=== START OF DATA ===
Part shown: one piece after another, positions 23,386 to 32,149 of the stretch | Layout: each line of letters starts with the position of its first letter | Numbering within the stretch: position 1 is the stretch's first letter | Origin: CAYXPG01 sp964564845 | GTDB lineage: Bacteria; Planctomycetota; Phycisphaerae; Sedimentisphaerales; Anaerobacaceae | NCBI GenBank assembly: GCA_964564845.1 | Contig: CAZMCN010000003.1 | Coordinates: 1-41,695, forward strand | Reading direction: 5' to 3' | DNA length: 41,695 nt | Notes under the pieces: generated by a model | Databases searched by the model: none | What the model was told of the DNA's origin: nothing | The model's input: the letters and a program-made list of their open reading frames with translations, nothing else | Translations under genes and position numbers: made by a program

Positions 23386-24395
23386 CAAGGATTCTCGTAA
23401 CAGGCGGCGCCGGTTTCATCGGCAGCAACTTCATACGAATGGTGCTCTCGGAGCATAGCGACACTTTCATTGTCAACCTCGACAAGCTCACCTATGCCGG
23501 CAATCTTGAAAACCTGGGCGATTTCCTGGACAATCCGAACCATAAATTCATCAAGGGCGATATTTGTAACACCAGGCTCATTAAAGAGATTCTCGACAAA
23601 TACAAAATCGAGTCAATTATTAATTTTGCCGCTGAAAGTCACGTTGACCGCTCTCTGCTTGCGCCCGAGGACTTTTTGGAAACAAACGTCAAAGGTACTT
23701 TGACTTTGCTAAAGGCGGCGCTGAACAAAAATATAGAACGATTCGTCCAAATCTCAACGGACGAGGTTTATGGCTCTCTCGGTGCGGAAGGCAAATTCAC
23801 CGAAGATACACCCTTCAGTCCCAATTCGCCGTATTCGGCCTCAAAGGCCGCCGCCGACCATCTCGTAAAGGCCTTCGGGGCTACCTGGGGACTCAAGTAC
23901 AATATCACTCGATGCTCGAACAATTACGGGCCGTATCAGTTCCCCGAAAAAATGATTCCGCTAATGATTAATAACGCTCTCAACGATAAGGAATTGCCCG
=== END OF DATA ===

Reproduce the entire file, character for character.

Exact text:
Part shown: one piece after another, positions 23,386 to 32,149 of the stretch | Layout: each line of letters starts with the position of its first letter | Numbering within the stretch: position 1 is the stretch's first letter | Origin: CAYXPG01 sp964564845 | GTDB lineage: Bacteria; Planctomycetota; Phycisphaerae; Sedimentisphaerales; Anaerobacaceae | NCBI GenBank assembly: GCA_964564845.1 | Contig: CAZMCN010000003.1 | Coordinates: 1-41,695, forward strand | Reading direction: 5' to 3' | DNA length: 41,695 nt | Notes under the pieces: generated by a model | Databases searched by the model: none | What the model was told of the DNA's origin: nothing | The model's input: the letters and a program-made list of their open reading frames with translations, nothing else | Translations under genes and position numbers: made by a program

Positions 23386-24395
23386 CAAGGATTCTCGTAA
23401 CAGGCGGCGCCGGTTTCATCGGCAGCAACTTCATACGAATGGTGCTCTCGGAGCATAGCGACACTTTCATTGTCAACCTCGACAAGCTCACCTATGCCGG
23501 CAATCTTGAAAACCTGGGCGATTTCCTGGACAATCCGAACCATAAATTCATCAAGGGCGATATTTGTAACACCAGGCTCATTAAAGAGATTCTCGACAAA
23601 TACAAAATCGAGTCAATTATTAATTTTGCCGCTGAAAGTCACGTTGACCGCTCTCTGCTTGCGCCCGAGGACTTTTTGGAAACAAACGTCAAAGGTACTT
23701 TGACTTTGCTAAAGGCGGCGCTGAACAAAAATATAGAACGATTCGTCCAAATCTCAACGGACGAGGTTTATGGCTCTCTCGGTGCGGAAGGCAAATTCAC
23801 CGAAGATACACCCTTCAGTCCCAATTCGCCGTATTCGGCCTCAAAGGCCGCCGCCGACCATCTCGTAAAGGCCTTCGGGGCTACCTGGGGACTCAAGTAC
23901 AATATCACTCGATGCTCGAACAATTACGGGCCGTATCAGTTCCCCGAAAAAATGATTCCGCTAATGATTAATAACGCTCTCAACGATAAGGAATTGCCCG